By Maddy Butcher
Most of us have a stack of books in the living room or on the nightstand. Or both. They collectively stare at us, waiting to be read. Such is the world of a bibliophile!
Of course, there are compelling selections in the Cayuse library. Here are (another) three for your consideration:
Dog and Pony Show: Two Veterinarians, One Story
Many Mainers have been following Dr. David Jefferson for years. Even in retirement, Dave continues to have a good impact on horse owners and riders. We reviewed his Goodbye Old Friend: The Euthanasia of Your Horse here. It was a wonderful and necessary note to all horse owners about the responsibility of end-of-life decisions.
Now, Jefferson has teamed up with Dr. John Hunt to write a collection of stories and reflections around the veterinarian life. It’s a good one. Both authors write with an ease and humble wisdom for their work. The pairing and the back-and-forth conveys fluidly a deep affection for the years and the thousands of interactions they have experienced.
The 200-page book is divided into mostly chronological chapters, from their lives before vet school to their first, sometimes un-fully-informed forays into the client-vet business, to personal relationships with animals they have held dear, to funny, endearing anecdotes.
Being With Horses
Is this small volume by 2022 Best Horse Practices Summit presenter, Nahshon Cook, a collection of poems? A book of essays? A transcription of riding lessons? A meditation?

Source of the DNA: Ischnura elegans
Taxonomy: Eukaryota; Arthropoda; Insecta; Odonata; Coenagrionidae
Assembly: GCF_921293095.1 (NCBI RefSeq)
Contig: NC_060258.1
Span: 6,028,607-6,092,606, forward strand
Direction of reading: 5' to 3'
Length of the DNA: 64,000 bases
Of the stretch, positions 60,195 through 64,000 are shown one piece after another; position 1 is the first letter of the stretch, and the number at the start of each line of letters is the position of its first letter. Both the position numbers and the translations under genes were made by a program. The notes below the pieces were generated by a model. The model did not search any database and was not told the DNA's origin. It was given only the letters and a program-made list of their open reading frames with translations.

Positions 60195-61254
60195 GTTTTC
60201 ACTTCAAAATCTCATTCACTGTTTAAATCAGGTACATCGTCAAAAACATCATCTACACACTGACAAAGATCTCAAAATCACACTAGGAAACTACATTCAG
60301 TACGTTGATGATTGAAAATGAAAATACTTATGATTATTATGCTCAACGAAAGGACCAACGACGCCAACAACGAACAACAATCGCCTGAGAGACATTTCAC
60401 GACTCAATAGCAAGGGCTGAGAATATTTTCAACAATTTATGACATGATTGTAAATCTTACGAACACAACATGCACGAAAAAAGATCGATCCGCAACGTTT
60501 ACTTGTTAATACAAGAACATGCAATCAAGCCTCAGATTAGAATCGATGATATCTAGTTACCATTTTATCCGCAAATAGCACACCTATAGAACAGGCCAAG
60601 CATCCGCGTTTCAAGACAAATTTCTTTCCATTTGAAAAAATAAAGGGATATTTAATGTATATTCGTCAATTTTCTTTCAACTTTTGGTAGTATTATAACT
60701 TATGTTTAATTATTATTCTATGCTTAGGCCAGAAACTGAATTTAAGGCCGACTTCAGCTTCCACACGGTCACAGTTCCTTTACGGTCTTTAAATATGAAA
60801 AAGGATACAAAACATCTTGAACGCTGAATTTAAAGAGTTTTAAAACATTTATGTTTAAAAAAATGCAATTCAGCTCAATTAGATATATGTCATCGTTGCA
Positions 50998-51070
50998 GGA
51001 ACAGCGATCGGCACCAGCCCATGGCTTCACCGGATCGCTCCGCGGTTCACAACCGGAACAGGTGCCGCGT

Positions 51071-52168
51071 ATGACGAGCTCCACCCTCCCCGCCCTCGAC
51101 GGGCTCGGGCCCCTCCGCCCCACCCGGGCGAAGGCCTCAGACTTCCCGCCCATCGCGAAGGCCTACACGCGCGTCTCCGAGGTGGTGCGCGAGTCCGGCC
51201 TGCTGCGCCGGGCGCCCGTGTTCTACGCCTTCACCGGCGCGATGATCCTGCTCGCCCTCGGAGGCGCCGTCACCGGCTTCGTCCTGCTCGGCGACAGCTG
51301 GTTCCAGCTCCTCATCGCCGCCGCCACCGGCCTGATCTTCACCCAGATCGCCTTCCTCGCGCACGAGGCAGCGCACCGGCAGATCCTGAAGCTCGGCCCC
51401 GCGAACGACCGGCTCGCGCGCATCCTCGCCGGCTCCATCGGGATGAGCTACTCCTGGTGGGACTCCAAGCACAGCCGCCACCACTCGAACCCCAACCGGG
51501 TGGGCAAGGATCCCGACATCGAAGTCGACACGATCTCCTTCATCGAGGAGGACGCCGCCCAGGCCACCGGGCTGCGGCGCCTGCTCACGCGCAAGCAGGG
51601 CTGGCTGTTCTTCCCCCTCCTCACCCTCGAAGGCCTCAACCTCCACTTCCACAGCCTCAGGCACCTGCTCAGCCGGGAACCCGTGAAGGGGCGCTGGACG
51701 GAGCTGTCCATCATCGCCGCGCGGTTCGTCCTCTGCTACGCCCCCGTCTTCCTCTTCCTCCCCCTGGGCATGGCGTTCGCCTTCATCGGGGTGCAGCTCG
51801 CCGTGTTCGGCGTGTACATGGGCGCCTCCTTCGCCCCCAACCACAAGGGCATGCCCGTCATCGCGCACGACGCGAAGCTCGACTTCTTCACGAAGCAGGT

Consider Being With Horses all of the above.
Cook is interested in teaching people to “ride correctly” as well as “how to deal with stress effectively.” Over 157 pages, he unveils 74 entries that consider both good riding and what riders bring to horses from an emotional, spiritual, mental point of view. These are the interesting juxtapositions explored in Being With Horses.
Land of the Horses: A True Story of a Lost Soul and a Life Found
Chris Lombard has worked with Horse & Rider books to republish Land of the Horses, with updates on Lombard’s work as a trainer in Maine and how his life with horses has progressed. It remains, as it did originally, an inspiring narrative of his earlier times in California and Arizona. We reviewed Lombard’s The Horses in Our Stars here.
Together, these three books help us appreciate how interwoven are lives and our lives with horses can be. It often seems like important horses come into our life for a reason, just like pivotal people do. These authors come at it from three disparate angles but accomplish a unified feat: poignantly showing us why horses matter.